By Yonit Friedman
While my parents were visiting me last weekend, my mom asked if I’d written any new posts for All That’s Left. I started to say something about how “I’m working on it,” but stopped. “I have a lot of introductory paragraphs and unfinished pieces,” I told her.
The truth is, I haven’t known what to say over the past couple months. It seems like things just keep getting worse and worse, and my words feel hopelessly inadequate. But I can’t continue to act like the events of the past weeks and months haven’t affected me. While I don’t feel like my words can effect much change right now, I also know that silence will not help. In that spirit, I offer some of my thoughts, disjointed though they might be, from the past few months.
While I wrote my last post, one person stabbed six people at the Jerusalem Pride Parade, and a group of people firebombed a house in Nablus. Shira Banki is dead at sixteen. Baby Ali Saad Dawabshe, is dead at just eighteen months. His father, Saed Dawabshe, died a few days later, and as I write this, his mother and older brother are still hospitalized and fighting for their lives.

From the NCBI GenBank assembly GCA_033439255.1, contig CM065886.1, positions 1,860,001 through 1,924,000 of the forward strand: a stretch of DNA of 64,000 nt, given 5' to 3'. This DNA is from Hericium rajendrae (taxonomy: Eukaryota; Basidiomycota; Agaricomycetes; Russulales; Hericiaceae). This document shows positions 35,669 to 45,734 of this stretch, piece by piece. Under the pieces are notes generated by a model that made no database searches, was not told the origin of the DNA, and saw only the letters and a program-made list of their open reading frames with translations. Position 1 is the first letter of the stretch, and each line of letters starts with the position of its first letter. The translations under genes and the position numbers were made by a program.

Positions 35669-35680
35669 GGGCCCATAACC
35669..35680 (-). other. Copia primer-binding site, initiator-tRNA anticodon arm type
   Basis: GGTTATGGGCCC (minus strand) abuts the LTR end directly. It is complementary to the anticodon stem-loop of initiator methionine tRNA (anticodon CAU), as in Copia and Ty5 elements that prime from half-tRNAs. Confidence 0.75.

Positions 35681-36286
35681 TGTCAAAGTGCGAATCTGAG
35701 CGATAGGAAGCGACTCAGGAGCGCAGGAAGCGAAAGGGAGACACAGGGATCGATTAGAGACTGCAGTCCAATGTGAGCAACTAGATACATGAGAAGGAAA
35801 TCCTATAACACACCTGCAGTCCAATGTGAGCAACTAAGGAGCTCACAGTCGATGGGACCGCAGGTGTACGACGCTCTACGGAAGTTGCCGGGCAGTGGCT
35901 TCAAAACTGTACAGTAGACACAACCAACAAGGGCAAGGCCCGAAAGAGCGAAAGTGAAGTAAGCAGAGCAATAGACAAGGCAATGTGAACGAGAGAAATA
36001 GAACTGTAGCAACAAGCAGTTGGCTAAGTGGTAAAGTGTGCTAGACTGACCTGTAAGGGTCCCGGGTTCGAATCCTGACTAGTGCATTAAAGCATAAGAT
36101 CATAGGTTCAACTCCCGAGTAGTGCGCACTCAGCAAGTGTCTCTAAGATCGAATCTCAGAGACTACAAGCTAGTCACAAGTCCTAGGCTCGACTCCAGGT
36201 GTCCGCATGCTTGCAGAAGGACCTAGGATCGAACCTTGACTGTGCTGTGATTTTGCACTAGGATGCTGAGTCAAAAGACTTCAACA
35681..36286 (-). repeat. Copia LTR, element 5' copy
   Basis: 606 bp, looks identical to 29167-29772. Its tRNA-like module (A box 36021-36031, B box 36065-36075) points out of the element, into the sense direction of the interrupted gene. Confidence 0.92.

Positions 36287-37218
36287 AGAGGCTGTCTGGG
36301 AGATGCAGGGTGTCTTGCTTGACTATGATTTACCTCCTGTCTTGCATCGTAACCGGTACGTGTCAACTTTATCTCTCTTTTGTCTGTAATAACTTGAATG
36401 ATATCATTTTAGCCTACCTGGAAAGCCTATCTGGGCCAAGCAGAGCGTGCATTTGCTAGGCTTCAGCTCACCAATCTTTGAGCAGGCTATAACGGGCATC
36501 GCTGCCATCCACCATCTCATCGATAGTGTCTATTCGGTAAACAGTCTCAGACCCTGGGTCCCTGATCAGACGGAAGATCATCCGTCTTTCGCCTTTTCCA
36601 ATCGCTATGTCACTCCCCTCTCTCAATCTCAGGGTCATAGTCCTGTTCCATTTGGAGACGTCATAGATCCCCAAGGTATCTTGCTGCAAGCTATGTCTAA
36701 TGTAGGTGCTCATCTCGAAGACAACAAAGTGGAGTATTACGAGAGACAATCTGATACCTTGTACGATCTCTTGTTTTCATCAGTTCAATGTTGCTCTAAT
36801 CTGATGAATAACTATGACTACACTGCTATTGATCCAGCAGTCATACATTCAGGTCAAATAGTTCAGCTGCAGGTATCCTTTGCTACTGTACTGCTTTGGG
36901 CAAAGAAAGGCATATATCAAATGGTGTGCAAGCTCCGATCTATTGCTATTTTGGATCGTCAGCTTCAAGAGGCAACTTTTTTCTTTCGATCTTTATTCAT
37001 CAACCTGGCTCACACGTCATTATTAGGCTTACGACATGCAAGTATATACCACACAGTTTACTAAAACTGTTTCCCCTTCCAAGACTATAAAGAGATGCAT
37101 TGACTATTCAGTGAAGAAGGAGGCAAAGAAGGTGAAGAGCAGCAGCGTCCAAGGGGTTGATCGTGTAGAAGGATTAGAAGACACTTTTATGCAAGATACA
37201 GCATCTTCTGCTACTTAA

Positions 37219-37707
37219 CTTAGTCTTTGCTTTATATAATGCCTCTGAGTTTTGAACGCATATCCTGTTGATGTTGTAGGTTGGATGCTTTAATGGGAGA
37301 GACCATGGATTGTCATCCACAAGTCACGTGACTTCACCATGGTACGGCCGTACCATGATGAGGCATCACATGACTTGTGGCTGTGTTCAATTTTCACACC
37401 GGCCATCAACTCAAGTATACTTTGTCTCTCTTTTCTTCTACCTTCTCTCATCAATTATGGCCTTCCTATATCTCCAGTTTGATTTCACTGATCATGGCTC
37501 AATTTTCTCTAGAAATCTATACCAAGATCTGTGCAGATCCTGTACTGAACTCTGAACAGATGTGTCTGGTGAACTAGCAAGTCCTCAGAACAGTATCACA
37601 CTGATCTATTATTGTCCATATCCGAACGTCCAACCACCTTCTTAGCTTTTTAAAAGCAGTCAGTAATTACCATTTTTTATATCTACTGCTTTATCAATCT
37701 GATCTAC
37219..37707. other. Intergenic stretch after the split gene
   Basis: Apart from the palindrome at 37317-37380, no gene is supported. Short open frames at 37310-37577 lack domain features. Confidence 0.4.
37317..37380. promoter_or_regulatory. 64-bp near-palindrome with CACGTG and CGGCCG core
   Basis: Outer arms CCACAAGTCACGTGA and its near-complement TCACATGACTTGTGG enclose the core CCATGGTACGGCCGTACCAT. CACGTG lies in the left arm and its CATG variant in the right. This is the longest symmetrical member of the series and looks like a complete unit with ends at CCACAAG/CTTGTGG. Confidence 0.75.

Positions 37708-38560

What am I supposed to say about this? What on earth am I supposed to contribute to this? How can I even begin to make things better?
Should I talk about how, since I heard about the attack on the Dawabshe family, I keep looking at twenty-two month old girl I babysit for, and thinking about how she’s just a bit older than baby Ali? She points at my mug of coffee and shrieks “hot!,” warning me that I could get hurt. She doesn’t know what fire is, much less a firebomb, but she knows that hot things can hurt.